The Buzz On French Honey

When I take folks into épiceries in Paris, I invariably drag them to the honey aisle. I start explaining how the French love honey, and buy it based on what varietal it is…rather than just stopping in the supermarket and picking up a jar of that vaguely interesting looking syrup that you know is going to leave an annoying sticky ring from the bottom of the jar in your kitchen cabinet that you’re going to have to get a damp sponge and clean up, and then when you start cleaning that up you’re going to notice that maybe you haven’t cleaned your cabinets in a while, and since you have the sponge already in your hand, you start emptying out the cabinet, pulling everything out jars and bottles of everything, etc…etc…(then there goes your morning).

Still, I hope to engage them, get them as excited as I am for honey. But mostly they respond with a somewhat glazed-over look, similar to the look that perhaps I had when I tried to read the road signs to the Miellerie de la Côte des Légendes, in Brittany.

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But I love honey and it’s become my habit to enjoy a slick spoonful on my morning toast, which I saturated with beurre au sel de mer, or butter with crunchy grains of sea salt, that I buy from the big, golden mound at my cheese shop. So now my job is to convince at least a few of you to give honey another look.

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I’ve fallen so much in love with honey, that I’ve become a bit of a collector and when I travel, I try to scope out unusual flavors of honey, like Marshall’s Pumpkin Blossom honey, collected from hives in the San Francisco Bay Area. When I go to Italy, I bring back jars of tiglio, made from linden flowers. But my absolute favorite honey in the world is collected at the Miellerie de la Côte des Légendes, on the north coast of Brittany.

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Last summer I met Martine Prigent, who sells her honey at various outdoor markets in the region and has quite a following. At least at my breakfast table, she does. When we visited for the first time, my friend was raving about her honey, and we made a beeline for her stand. I tasted a few of them, asked a lot of questions in between contented lick-smacking, and bought as many jars as I could schlep (and afford). But they’re definitely worth their higher price and when I went back this year, I bought a whole lot more. Enough to get me through to next summer.

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Curiously, she offered me a sample of something I’d never had before: honey made from bees which buzzed around the wild thyme flowers in the nearby dunes of Keremma, an ocean-front site under national protection. This particular honey has an unusual graham cracker-y, buttery-nutty quality and one little taste was so scrumptious that she had to close the container to prevent me from double-dipping. But boy, was that good, and I’d never had any honey with such a deep, complex, curious flavor, and a few jars went into my shopping basket tout de suite.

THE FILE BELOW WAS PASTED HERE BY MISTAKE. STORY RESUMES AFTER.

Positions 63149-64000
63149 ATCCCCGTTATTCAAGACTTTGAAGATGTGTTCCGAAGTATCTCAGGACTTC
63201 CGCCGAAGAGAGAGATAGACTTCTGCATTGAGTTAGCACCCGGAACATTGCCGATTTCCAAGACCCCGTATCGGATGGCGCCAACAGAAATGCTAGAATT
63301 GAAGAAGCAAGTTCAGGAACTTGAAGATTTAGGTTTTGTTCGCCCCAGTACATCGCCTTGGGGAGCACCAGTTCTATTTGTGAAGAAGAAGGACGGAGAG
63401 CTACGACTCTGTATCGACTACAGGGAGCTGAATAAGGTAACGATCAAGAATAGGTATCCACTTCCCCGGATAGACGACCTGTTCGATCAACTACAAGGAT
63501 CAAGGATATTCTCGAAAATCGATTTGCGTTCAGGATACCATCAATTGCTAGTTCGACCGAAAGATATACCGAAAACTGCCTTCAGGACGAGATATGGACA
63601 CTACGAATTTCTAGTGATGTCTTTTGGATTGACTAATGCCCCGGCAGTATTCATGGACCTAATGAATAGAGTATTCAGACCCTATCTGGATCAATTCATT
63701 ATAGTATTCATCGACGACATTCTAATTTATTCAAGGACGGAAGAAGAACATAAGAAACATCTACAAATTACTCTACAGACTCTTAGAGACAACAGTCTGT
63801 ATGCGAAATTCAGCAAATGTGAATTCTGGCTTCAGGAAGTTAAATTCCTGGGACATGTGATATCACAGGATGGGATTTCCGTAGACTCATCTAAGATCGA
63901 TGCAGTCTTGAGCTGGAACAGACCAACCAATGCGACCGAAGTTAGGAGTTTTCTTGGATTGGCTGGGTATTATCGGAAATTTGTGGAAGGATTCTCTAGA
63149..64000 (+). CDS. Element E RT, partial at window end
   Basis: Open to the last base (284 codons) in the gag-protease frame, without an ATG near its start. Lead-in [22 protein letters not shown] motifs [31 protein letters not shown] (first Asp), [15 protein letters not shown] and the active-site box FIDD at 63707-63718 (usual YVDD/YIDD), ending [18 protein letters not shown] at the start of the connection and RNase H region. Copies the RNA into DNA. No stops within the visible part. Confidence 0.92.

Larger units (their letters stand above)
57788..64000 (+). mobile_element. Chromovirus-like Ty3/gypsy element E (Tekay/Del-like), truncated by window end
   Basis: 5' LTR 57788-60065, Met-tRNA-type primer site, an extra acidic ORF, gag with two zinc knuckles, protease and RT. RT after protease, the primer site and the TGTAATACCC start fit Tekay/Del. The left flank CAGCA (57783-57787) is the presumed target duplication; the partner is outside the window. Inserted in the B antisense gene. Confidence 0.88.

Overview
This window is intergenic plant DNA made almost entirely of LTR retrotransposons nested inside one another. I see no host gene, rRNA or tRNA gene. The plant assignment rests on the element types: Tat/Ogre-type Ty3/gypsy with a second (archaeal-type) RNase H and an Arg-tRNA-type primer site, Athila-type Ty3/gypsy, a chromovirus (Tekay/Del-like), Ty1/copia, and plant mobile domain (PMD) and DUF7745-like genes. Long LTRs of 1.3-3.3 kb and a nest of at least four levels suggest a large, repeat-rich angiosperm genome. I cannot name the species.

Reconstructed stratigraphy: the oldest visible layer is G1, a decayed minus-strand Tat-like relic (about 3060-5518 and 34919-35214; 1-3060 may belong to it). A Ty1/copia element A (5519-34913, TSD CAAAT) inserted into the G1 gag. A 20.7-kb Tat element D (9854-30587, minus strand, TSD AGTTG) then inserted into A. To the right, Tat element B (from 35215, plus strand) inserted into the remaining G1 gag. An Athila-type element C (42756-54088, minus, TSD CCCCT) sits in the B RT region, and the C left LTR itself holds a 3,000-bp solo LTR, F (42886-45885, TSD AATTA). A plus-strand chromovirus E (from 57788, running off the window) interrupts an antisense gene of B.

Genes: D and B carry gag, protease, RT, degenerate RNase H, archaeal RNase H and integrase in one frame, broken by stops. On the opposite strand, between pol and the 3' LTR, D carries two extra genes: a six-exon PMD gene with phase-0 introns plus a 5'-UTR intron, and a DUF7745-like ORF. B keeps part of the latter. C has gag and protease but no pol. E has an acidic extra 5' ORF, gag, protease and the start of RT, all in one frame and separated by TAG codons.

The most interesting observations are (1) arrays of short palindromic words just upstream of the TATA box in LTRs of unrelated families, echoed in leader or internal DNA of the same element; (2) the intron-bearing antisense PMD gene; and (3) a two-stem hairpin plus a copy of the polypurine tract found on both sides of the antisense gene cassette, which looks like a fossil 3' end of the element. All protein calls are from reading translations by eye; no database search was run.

Having a particular affinity for very dark, flavorful honey, I gravitate towards flavors like sarrasin (buckwheat) and châtaigner (chestnut).

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Can you can see the difference between the two? The honey in the back is the ordinaire buckwheat honey, and the one in the front is the superb honey from Martine. Quelle difference! I also like very much châtaigner honey which is so bitter than many people can’t eat it plain. I couldn’t the first time I sampled it. But drizzle chestnut honey over buttered-toast, or plain yogurt, or vanilla ice cream, and it’s instantly palatable. I also like bourdain honey too, which is called ‘black alder’ in English.

In France, honey is not just eaten for flavor but each variety of honey is reputed to have specific health-giving properties for what ails you. For example, bruyère (heather) honey is said to be good for your urinary tract (no, I’m not obsessed…), lavender honey is taken for respiratory ailments, and chestnut honey is taken to improve circulation. Sapin, fir-tree honey, is said to be good for your throat, and aubépine is a relaxant.

And what can you do with honey? Try puddling a bit of it on a creamy, pungent wedge of Roquefort as a sweet counterpoint, or atop a round of fresh goat cheese with some dried fruit or pomegranate seeds. I spoon honey over fruit that destined for the oven. When baked, the honey forms a lovely, syrupy glaze for the warm, delicate fruit. Swirl honey over hot oatmeal and add a bit to a glaze for roast pork. I also like to poach dried apricots in a honey syrup, adding a splash of sweet dessert wine, such as Sauternes or late-harvest Riesling. I serve the honey-rich apricots with my favorite Almond Cake.

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So if you happen to find yourself in Brittany near the north coast…and can read a Breton road sign while your French-speaking partner tries to make sense of you frantically try to give directions and mangle incomprehensible Breton words with lots of z‘s and pl‘s, like Trégarantec and Plounénour-Trez, it’s certainly worth a visit to Martine and her husband, Pascal.